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    A Fed vice chair says trying to choke off inflation could ‘constrain’ the recovery.

    Randal K. Quarles, the Federal Reserve’s vice chair for supervision and regulation, said that the central bank was monitoring inflation but that for now it expected the pickup underway to be temporary — and that reacting too soon would come at a cost.“For me, it’s a question of risk management,” Mr. Quarles said during testimony before the House Financial Services Committee. “History would tell us that the economy is unlikely to undergo these inflationary pressures for a long period of time.”Mr. Quarles pointed out that after the global financial crisis, the central bank lifted interest rates to guard against inflationary pressures. The expected pickup never came, and in hindsight the moves were “premature,” he said. He suggested that the central bank should avoid repeating that mistake.“We’re coming out of an unprecedented event,” Mr. Quarles said, noting that officials have the tools to tamp down inflation if it does surprise central bankers by remaining elevated. The Fed could dial back bond purchases or lift interest rates to slow growth and weigh down prices.He said that the key is for the central bank to be prepared, but that if it tried to stay ahead of inflation now it could end up “significantly constraining the recovery.”Mr. Quarles’s comments came in response to repeated — and occasionally intense — questioning by Republican lawmakers, many of whom cited concerns about a recent and rapid pickup in consumer prices. The back and forth underlined how politically contentious the Fed’s patient approach to its policy could prove in the coming months. Inflation is expected to remain elevated amid reopening data quirks and as supply tries to catch up to consumer demand.Some lawmakers pressed Mr. Quarles on how long the Fed would be willing to tolerate higher prices — a parameter the central bank as a whole has not clearly defined.When it comes to increases, “I don’t think that we can say that one month’s, or one quarter’s, or two quarters’ or more is necessarily too long,” Mr. Quarles said. He noted that it was possible that inflation expectations could climb amid a temporary real-world price increase. But if that happened and caused a “more durable inflationary environment, then the Fed has the tools to address it,” he said. More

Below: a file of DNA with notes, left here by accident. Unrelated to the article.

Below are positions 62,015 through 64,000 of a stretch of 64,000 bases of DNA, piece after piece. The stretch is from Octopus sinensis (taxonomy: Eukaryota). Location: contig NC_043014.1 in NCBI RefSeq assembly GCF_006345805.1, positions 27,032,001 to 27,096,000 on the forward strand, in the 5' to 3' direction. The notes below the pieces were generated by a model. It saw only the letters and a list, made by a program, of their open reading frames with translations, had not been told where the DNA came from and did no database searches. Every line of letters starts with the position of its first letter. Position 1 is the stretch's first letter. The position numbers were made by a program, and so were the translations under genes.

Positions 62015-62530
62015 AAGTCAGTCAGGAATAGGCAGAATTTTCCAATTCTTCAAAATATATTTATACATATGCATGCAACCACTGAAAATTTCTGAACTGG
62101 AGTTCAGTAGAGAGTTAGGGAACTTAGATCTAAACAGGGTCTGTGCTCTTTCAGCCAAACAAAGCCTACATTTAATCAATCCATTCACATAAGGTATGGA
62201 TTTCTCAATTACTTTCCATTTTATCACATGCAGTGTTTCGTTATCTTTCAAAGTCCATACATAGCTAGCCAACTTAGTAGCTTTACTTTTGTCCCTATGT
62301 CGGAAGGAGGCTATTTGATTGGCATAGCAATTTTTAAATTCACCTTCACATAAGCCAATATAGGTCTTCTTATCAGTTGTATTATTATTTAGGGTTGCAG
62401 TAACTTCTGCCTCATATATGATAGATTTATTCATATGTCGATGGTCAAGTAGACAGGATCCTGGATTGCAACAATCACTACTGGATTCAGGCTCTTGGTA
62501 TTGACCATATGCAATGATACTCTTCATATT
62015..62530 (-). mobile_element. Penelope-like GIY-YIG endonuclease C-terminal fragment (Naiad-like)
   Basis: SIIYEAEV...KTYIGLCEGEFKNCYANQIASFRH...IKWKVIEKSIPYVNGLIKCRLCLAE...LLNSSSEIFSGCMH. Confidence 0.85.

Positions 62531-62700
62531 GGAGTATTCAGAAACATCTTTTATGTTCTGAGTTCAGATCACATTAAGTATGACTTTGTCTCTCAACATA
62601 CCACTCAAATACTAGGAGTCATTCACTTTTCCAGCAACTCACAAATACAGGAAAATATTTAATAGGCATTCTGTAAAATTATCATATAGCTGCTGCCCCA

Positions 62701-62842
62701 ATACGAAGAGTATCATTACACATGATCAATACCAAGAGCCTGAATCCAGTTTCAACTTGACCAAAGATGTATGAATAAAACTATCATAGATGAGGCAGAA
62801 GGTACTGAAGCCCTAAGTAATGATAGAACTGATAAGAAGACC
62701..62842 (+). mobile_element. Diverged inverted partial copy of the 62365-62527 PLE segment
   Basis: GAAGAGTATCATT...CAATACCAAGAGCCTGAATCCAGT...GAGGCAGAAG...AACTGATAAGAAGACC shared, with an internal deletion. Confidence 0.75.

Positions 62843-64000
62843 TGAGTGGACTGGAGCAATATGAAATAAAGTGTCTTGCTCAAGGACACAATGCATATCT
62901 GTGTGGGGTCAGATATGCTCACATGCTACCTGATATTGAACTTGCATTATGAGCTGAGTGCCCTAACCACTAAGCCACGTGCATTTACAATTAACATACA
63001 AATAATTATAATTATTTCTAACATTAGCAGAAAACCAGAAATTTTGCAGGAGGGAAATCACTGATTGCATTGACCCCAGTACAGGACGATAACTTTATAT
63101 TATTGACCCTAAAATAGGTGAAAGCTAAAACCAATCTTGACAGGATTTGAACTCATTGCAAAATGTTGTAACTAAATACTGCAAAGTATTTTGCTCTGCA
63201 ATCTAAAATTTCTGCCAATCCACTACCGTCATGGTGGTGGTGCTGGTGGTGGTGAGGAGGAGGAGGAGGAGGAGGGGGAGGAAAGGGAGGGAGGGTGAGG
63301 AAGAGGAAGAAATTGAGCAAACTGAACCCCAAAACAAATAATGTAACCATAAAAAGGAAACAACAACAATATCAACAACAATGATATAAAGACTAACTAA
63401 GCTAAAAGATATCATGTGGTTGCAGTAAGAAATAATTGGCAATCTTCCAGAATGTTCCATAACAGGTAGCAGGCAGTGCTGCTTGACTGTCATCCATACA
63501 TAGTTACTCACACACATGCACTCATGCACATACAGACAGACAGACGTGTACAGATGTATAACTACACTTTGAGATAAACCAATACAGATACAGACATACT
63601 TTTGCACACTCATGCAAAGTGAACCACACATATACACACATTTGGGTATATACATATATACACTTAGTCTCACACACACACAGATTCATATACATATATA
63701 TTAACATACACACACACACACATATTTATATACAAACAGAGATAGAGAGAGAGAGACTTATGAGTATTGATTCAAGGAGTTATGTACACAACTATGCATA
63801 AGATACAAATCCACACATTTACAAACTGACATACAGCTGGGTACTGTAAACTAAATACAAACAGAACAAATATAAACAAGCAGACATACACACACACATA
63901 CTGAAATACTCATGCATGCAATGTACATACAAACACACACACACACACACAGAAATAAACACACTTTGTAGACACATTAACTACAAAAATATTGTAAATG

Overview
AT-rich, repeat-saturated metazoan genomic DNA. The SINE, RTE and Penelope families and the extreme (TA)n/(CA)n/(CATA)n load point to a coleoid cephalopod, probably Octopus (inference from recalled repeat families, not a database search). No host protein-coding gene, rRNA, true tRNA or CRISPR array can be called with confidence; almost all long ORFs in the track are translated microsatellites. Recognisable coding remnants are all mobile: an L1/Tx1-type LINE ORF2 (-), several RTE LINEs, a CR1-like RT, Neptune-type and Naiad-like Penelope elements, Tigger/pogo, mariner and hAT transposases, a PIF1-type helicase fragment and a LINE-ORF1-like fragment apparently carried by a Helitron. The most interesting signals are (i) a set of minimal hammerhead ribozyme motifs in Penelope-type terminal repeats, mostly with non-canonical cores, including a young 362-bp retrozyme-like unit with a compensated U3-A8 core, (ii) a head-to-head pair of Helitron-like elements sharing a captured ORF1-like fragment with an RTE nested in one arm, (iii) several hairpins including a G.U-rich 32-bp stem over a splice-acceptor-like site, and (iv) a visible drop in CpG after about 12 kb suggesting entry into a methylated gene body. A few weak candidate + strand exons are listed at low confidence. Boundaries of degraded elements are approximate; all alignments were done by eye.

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    Banks Fight $4 Billion Debt Relief Plan for Black Farmers

    Lenders are pressuring the Agriculture Department to give them more money, saying quick repayments will cut into profits.WASHINGTON — The Biden administration’s efforts to provide $4 billion in debt relief to minority farmers is encountering stiff resistance from banks, which are complaining that the government initiative to pay off the loans of borrowers who have faced decades of financial discrimination will cut into their profits and hurt investors. More

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    China’s Biggest ‘Bad Bank’ Tests Beijing’s Resolve on Financial Reform

    Chinese regulators say they want to clean up the country’s financial system, but a state-owned conglomerate may ultimately get in the way.HONG KONG — BlackRock gave it money. So did Goldman Sachs.Foreign investors had good reason to trust Huarong, the sprawling Chinese financial conglomerate. Even as its executives showed a perilous appetite for risky borrowing and lending, the investors believed they could depend on Beijing to bail out the state-owned company if things ever got too dicey. That’s what China had always done. More